Nicodeme Mugisho-Demu was a physician in his homeland of the Democratic Republic of Congo, directing a program for refugee women who had been victims of rape in the civil war that continues to ravage the region.
“I came from a struggling middle-class family and my father sold a camera that was given as a gift to him so I could write my medical exams,” he said.
But after he arrived in Canada in 2008, Mugisho-Demu was faced with a new problem: he couldn’t practice medicine. Although he tried to apply for the exams required to enter residency training in Canada, he ended up frustrated and emotionally drained. He had little choice but to take work as a security guard to keep a roof over his head.
But thanks to an innovative program in his downtown St. James Town neighbourhood, Mugisho-Demu now not only has found a new career in medicine. He is also helping other new Canadians who find themselves in the same situation.
Community worker Chris Hallett helped create the International Educated Professionals Program — which offers mentoring and life coaching, to help people gain meaningful employment in the Greater Toronto Area — five years ago, after he noticed that many of the doctors, dentists and other medical professionals who, like him, lived in St. James Town, were working as security guards and store clerks. The reason: like Mugisho-Demu, they were new immigrants, and their qualifications were not recognized in Canada.
“As we listened to the community; there was a deep frustration with the lack of opportunity to practice their profession here,” Hallett recalls. As a former head of a manufacturing company, he realized the squandered skills of international health professionals could be repackaged for meaningful employment in health care.
Angered by the waste of talent, Hallettt decided to do something. Through Community Matters, a non-profit set up in 1999, he and his partner Margaret Coshan devised the professional program.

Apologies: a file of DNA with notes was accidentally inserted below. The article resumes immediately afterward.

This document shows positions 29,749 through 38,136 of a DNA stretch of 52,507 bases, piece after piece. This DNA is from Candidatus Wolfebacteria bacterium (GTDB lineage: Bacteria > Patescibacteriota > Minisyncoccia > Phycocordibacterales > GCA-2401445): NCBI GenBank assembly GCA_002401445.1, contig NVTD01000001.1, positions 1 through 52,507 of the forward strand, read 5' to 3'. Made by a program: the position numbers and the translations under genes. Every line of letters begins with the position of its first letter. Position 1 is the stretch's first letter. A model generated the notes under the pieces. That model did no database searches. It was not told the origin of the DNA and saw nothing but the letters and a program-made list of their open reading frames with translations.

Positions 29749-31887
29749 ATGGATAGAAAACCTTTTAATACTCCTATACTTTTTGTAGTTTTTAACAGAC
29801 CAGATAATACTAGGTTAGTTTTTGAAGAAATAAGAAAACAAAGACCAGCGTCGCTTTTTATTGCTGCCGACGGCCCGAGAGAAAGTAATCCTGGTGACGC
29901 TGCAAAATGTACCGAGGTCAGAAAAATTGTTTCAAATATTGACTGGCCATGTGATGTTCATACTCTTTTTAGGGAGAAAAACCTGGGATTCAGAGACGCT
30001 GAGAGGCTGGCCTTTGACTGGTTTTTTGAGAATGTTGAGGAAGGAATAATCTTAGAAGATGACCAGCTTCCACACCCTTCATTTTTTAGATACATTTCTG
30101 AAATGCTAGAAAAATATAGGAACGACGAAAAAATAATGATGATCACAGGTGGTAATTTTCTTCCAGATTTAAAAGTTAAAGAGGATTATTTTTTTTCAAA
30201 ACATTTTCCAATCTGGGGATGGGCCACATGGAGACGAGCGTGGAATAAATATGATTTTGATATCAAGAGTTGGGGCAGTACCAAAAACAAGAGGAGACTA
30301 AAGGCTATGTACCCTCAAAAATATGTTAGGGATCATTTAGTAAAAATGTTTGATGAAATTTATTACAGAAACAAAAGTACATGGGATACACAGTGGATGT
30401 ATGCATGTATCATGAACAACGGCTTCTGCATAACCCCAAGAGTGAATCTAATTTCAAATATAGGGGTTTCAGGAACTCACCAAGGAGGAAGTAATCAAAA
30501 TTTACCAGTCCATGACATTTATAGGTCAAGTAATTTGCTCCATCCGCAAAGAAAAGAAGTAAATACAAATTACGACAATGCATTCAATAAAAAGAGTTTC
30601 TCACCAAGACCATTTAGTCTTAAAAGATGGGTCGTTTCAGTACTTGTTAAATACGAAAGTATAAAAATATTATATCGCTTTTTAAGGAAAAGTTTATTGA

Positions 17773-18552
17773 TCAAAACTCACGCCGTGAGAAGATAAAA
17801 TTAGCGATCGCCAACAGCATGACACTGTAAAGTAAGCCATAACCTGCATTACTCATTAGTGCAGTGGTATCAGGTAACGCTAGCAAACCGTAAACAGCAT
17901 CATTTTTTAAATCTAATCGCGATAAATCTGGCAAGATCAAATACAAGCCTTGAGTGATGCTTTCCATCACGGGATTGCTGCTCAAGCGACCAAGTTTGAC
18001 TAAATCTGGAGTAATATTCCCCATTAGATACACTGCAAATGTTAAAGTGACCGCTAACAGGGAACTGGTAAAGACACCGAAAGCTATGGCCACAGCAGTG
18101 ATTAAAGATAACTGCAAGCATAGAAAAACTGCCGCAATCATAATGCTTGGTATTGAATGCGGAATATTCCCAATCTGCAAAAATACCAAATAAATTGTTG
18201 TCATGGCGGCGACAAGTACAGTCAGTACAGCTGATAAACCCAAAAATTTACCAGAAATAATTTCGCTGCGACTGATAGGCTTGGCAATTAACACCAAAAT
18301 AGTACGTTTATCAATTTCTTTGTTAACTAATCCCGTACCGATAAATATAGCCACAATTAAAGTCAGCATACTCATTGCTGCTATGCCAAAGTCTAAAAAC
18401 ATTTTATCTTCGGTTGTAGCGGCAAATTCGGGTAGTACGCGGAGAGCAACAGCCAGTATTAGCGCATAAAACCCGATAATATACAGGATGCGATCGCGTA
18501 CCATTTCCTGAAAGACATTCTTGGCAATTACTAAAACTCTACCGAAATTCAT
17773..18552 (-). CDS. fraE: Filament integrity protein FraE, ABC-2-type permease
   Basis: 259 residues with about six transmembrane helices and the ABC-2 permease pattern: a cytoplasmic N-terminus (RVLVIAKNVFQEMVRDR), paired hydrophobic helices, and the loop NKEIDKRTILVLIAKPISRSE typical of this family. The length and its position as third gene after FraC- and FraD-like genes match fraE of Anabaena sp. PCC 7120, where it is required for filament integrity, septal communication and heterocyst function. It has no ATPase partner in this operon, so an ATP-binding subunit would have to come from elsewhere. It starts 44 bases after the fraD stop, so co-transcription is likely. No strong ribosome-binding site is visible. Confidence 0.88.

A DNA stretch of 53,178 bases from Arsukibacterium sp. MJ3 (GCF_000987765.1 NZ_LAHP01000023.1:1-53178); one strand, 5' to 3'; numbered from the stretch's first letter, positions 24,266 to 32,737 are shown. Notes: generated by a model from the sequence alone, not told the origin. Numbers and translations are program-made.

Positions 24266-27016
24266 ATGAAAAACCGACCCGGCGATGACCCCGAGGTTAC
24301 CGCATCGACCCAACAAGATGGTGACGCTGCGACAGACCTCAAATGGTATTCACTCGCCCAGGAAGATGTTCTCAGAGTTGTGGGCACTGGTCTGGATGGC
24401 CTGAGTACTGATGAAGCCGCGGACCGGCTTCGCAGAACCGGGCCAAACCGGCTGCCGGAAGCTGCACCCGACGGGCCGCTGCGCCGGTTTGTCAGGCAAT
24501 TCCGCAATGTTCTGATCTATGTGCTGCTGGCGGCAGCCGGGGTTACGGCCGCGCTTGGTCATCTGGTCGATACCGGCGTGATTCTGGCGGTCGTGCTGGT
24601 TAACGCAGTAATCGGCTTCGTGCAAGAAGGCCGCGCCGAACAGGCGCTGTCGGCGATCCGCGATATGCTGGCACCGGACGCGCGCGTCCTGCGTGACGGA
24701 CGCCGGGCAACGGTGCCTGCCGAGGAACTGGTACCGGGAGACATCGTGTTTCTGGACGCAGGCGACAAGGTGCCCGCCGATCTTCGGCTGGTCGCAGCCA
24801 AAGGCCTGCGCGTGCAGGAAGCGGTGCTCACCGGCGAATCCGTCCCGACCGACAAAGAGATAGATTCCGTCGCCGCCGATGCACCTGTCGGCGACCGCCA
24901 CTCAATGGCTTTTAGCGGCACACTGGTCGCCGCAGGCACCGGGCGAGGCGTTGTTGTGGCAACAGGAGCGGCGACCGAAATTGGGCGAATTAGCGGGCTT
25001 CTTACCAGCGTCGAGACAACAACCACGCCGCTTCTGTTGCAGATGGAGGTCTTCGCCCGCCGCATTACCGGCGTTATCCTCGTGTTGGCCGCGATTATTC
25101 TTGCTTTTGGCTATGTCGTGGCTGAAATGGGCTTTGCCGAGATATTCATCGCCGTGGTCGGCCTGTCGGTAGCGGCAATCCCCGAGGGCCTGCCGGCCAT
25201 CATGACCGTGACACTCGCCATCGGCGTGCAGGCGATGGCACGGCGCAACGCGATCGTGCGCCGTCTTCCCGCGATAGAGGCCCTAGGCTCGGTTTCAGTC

Internationally trained doctors have been integrated into the Canadian health-care system since 1987, with provincial governments adding them to the health professional workforce mainly in underserved areas. However, even for those with the right credentials, finding a job has been challenging, with only 22 per cent of applicants matching up with a training program in 2017.
Health Force Ontario, the largest group in Ontario assisting foreign-trained professionals navigate the complex system of regulated health professionals, has seen fewer immigrants entering the health care system in recent years.
Thneya Hassan Ali, operations co-ordinator, noted “there has been a decrease in International Medical Graduates enlisting in our services.”
Hallettt started with a seminar about accreditation for health professionals, and worked with a small group comprising six doctors, a dentist and a nutritionist. Over the next five years, the project has evolved into three 12-week workshops a year, each attended by six to eight international trained health professionals per session. The program has had more than 100 participants including doctors, nurses, pharmacists, health technicians and dental surgeons from a variety of countries including Egypt, Iran, Nepal and South East Asia.
The program has created jobs at Women’s College in Toronto for medical research, and some participants have found work at pharmaceutical companies such as Johnson & Johnson. Others have started their own medical businesses. The program is run in partnership with the Regent Park Community Health Centre’s Dental Services and the University of Toronto School of Dentistry backed up by internationally trained dentists awaiting their accreditation. They lead prevention workshops and, once they qualified they deliver low-cost service at the Centre.
“Only two out of the hundred participants have not been able to find meaningful employment,” Hallett says. The program receives no funding from the government and instructors are volunteers from the area.
Hallett credits the success of the program to its practicality. “We are instilling resilience and confidence tools so people can continuously be evaluating their skills and keep looking for employment” he says.
Thanks to the program and Mugisho-Demu’s ingenuity, the Congolese immigrant was able to train as career adviser. He works one-on-one with other internationally trained doctors, helping them to gain the confidence to find a niche in the Canadian health care system.
Mugisho-Demu, now a husband and father of two little girls, is a different man than when he arrived in Canada 10 years ago. He no longer has an ambition to practice medicine, but he feels he has found a meaningful new career. “I have a bigger impact now that I am helping other international medical graduates find jobs as physicians or doing other meaningful work because if one of us is losing, all of us lose,” he said.